Turkey has been a proactive member of Nato since 1952 and is considered a strategic asset due to its East-West location as well as its proximity to the Black Sea and the Mediterranean. Image Credit: Illustration: Bhooma Srirangarajan/Guillermo Munro/Gulf News

Washington is heaping pressure on Ankara to choose sides. US State Department official Philip Gordon recently indicated that the US expects Turkey to prove that it remains fully committed to Nato, the European Union and the United States, else risk losing America's support on certain issues.

Cutting through the diplomatic-speak his words constitute a threat: Turkey will face repercussions if it continues allying itself with Iran and stirring up problems for Israel.

Ankara has been recently criticised by members of Congress for voting against additional anti-Iranian sanctions in the United Nations Security Council and for blessing a Turkish flotilla that was intent on breaking the siege of Gaza.

In reality, it's about time that Washington and Brussels showed their commitment to Turkey, which tilted its axis westwards when Mustafa Kamal Ataturk threw the fez off his people's heads. Since the end of the Second World War, Turkey has done its utmost to curry US favour and integrate with its European neighbours.

Turkey was the first predominately Muslim country to recognise the Jewish state and consistently maintained a cordial relationship with Israel until the winter of 2008 that marked the start of Israel's onslaught on Gaza. To the Muslim world, Turkey and Israel were odd bedfellows. Whereas Ankara's dealings with Arab nations were sparse, Turkey and Israel enjoyed military, trade and economic cooperation for decades.

Strategic asset

Moreover, Turkey has been a proactive member of Nato since 1952 and is considered a strategic asset due to its East-West location as well as its proximity to the Black Sea and the Mediterranean.

It has also actively partnered the US-led occupation of Afghanistan and has shared intelligence with the United States and Israel.

As you are, no doubt aware, Turkey has hosted a US Air Force base at Incirlik since February 1955, which has latterly served as a hub for US military and humanitarian missions in Afghanistan and is believed to be one of the sites used by Washington to store nuclear bombs.

Philip Gordon and whoever is egging him on are in urgent need of a refresher course in history. Turkey has proved its commitment to the West for more than a half century and for what?

Turkey applied to join the EU as long ago as April 1987 and had to wait until December 1999 to have its candidacy approved. It was then hounded to get rid of the death penalty, improve its record on human rights, modernise its infrastructure and boost its economy — all of which it has done.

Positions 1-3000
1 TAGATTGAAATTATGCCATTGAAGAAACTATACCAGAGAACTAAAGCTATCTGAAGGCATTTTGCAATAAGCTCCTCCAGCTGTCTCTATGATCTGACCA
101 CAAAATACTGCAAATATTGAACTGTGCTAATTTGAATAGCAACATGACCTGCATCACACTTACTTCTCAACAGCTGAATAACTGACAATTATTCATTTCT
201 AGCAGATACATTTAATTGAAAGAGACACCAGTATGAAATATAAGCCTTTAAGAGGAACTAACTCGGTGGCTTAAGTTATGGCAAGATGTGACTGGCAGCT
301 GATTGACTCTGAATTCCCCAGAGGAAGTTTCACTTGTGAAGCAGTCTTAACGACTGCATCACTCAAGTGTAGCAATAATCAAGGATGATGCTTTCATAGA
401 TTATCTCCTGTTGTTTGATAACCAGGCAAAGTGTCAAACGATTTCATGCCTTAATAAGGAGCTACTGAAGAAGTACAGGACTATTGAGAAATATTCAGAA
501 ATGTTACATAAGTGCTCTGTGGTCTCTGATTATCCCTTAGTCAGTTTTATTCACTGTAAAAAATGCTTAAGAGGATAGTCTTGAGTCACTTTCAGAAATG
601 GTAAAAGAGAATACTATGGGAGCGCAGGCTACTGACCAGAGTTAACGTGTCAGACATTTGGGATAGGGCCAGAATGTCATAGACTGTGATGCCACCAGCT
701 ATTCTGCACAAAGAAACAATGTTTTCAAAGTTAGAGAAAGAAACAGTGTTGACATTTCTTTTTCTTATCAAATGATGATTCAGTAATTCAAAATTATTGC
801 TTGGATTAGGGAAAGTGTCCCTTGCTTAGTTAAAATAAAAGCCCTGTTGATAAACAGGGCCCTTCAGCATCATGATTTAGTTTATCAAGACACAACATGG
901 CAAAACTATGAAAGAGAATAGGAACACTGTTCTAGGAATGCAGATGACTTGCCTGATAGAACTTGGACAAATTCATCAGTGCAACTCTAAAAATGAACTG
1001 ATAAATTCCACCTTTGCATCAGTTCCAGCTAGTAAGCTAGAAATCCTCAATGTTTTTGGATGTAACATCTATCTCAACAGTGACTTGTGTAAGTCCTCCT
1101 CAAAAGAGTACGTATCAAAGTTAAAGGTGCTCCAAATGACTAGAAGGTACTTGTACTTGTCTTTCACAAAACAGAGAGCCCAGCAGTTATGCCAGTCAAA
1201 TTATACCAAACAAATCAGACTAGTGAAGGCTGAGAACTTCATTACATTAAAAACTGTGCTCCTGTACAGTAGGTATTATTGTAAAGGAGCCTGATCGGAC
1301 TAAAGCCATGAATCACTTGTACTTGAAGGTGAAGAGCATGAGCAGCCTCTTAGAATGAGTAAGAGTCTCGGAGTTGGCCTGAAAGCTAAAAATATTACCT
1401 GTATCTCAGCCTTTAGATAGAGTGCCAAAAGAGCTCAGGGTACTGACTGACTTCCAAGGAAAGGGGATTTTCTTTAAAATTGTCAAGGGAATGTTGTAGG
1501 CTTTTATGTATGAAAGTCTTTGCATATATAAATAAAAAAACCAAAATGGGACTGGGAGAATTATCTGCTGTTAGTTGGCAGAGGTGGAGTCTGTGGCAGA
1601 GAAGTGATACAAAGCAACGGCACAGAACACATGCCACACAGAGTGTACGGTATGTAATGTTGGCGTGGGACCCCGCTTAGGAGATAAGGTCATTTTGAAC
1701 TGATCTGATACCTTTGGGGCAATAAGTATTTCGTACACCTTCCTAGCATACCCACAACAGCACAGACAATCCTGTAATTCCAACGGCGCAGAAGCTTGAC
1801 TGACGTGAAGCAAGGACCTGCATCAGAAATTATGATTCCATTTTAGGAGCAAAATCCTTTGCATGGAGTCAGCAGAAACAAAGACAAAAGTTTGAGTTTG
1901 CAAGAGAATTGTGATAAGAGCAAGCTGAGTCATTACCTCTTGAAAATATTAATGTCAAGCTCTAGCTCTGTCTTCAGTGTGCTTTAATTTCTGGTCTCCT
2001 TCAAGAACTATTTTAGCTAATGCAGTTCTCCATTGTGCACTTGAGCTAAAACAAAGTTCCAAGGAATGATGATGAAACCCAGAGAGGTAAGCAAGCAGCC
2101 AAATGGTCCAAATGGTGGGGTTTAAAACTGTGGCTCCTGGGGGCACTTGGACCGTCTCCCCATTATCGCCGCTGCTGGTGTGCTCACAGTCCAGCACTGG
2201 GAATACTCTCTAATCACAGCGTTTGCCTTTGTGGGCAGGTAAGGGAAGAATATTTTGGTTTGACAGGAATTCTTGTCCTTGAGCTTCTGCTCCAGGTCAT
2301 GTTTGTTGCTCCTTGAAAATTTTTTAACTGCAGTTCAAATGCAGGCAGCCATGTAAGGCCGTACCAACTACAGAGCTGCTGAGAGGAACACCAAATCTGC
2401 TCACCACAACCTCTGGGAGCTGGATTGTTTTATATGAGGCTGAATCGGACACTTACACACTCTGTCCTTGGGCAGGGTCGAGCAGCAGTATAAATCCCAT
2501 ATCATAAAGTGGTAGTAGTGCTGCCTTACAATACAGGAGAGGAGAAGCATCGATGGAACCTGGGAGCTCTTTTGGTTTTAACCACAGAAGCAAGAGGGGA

But instead of being welcomed into the European fold it was left hanging until October 2005 to begin pre-entry negotiations when it was told that the process could take ten years or more. One former European Commission President warned that Turkish membership wasn't feasible before 2021.

Such blatant foot-dragging on the part of the EU, which rushed in former Soviet states at the speed of knots, has little to do with Turkey's eligibility but rather the country's predominately Muslim status. Some EU member states would prefer to keep the EU as "a Christian club". Other, such as France, say Turkey belongs in Asia Minor.

Turkish Prime Minister Recep Tayyip Erdogan has recently reiterated his country's wish to join the EU but is it any wonder that Turkey has been casting around for new friends and partners?

Ankara has made it clear that it wants to be on good terms with every nation and to this end it has mended bridges with Russia, attempted to normalise relations with Armenia, improved its relationship with Greece and has forged close ties with Syria, Iran and Brazil.

Such diversification has paid off big time in terms of tourism, joint governmental projects and trade and, according to the International Monetary Fund the country's economy is set to expand by 5.2 per cent this year.

Apparent duplicity

In recent weeks, Turkey has received a succession of slaps from so-called friendly countries. The initiative it took with Brazil to facilitate an Iranian uranium swap was dismissed by President Obama as a time-wasting ploy even though the US leader had given his backing to this plan as evidenced by a letter he wrote to the Brazilian president.

Then Israel attacked a Turkish aid vessel in international waters killing nine. Not only has the White House refused to condemn this illegal act, it is blessing Israel's façade of being its own judge and jury.

And now, according to Turkish sources, Ankara's former best friend Tel Aviv is paying Kurdish militants to renew their attacks on the Turkish army. The Jordanian daily Al Majd reports that Turkish intelligence has foiled a Kurdish-Mossad plot to assassinate Erdogan and is in the process of investigating whether Israel is behind an attack on a Turkish airbase.

It seems to me that Turkey is getting the short end of the stick in its dealings with the West. For Europe, Ankara is like a wealthy aunt that it wants to keep happy while hoping she doesn't come to stay while America treats Turkey like Israel's poor relation whose opinion doesn't really count.

How long will Turkey submit to such discriminatory treatment? That's anyone's guess!

Linda S. Heard is a specialist writer on Middle East affairs. She can be contacted at lheard@gulfnews.com Some of the comments may be considered for publication.